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And in some jobs this possibly does limit promotional opportunities. There certainly are jobs out there which genuinely require longer hours, meetings with counter-parties in various time-zones, or regular weekend work in addition to the normal working week – conditions that are manageable for some mothers but unattractive to most.
However there are many, many jobs where the quantity of hours is not the defining measure of quality of work.
Many jobs that do not involve late evening meetings with US colleagues or early morning conference calls with Asia.
Many jobs which can be completed during the normal working day, because the employee works fast, works smart, works hard.
It is undoubtedly possible to spend four hours or eight hours of twelve hours completing a particular volume of work – in each example, the same end goals can be achieved, it just takes longer to achieve the goals if the employee isn’t motivated to work fast.
If someone takes coffee breaks and chat breaks and long lunch breaks, of course it takes longer, and that’s fine too – as long as the work gets done (and the person is not being paid by the hour!) it doesn’t really matter how long it takes (within reason)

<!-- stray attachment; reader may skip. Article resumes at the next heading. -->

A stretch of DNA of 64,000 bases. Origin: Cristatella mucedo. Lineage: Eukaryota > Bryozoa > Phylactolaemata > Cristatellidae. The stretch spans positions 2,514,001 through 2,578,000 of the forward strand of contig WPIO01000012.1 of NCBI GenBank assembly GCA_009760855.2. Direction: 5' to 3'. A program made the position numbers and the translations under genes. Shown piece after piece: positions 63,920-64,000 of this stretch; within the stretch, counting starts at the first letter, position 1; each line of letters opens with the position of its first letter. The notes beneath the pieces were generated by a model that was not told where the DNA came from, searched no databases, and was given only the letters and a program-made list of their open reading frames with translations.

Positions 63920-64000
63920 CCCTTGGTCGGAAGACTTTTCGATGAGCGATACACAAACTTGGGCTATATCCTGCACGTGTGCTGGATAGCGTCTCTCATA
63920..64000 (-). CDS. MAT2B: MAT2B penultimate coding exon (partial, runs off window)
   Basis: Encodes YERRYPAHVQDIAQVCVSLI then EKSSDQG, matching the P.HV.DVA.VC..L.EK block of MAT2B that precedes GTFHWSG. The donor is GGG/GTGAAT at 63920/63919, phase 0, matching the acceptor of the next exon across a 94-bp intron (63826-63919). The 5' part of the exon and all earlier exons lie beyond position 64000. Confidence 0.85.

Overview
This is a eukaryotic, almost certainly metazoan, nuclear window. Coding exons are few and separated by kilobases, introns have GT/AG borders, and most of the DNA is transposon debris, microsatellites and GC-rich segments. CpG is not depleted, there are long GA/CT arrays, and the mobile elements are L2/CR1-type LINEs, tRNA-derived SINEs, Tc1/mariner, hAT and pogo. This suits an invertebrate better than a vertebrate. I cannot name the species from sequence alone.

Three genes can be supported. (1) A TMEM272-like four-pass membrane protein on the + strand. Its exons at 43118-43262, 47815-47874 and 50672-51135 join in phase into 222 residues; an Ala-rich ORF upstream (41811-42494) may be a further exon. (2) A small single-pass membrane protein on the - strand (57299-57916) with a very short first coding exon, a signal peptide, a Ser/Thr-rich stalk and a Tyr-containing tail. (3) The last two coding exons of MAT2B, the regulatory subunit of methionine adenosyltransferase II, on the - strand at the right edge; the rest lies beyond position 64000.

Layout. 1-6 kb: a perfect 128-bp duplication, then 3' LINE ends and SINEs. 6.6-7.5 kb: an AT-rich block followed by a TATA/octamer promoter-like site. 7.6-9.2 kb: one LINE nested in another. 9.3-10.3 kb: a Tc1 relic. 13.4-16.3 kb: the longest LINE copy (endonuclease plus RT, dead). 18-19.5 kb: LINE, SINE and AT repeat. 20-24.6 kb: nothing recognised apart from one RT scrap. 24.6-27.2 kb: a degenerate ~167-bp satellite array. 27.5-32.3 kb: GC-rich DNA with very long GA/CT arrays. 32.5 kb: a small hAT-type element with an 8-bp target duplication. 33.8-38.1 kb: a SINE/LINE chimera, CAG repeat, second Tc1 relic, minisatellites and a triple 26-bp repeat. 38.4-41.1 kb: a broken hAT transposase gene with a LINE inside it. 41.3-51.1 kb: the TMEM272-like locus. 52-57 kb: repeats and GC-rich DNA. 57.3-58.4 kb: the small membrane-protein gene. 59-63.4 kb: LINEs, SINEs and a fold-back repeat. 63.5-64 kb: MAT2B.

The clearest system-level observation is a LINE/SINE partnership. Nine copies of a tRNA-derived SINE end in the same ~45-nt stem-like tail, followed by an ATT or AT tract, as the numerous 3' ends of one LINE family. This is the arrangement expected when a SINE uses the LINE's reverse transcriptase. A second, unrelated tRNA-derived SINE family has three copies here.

So if a an employee who has children works at close to 100% productivity all day; skipping breaks and chats; working through lunch if needed, there is no justification in judging her for walking out the door at 5pm.
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Judge her output not her hours
Mothers in the workplace are extremely motivated. I’m not making this up to prove a point, I’m speaking from fifteen years of experience working with colleagues who didn’t have children when I first met them and now do.
I see it with myself – I don’t do any less work than I did before I had children – I have more responsibility now and so do more work, but I fit it into four days instead of five and I leave at 5 o’clock each day instead of 6. I’m just working faster than ever before.
A problem exists if there is a blanket assumption by an employer that any mother in the workforce is no longer in consideration for promotion, simply because she has children.
Or that she is not interested in advancement.
Or that leaving on time is a sign that she has lost motivation.
Or assuming (this one drives me mad) that her mind is on her kids instead of on work. Seriously. How many mothers spend any considerable time at work staring into space thinking about kids!
Mothers are supreme multi-taskers, natural organizers, the capable managers of every aspect of life. 
In work, if nothing else, they are tremendously motivated to get the job done to leave on time to collect their children.
And while some mothers are no longer particularly interested in progressing their careers, many more are, and feel that they should be able to do so if they are producing good work. Of course. Sounds like a no-brainer really.

I don’t know how many ways I can say this! 

Employers: stop discriminating against working mothers for being organized – judge her output, not her hours.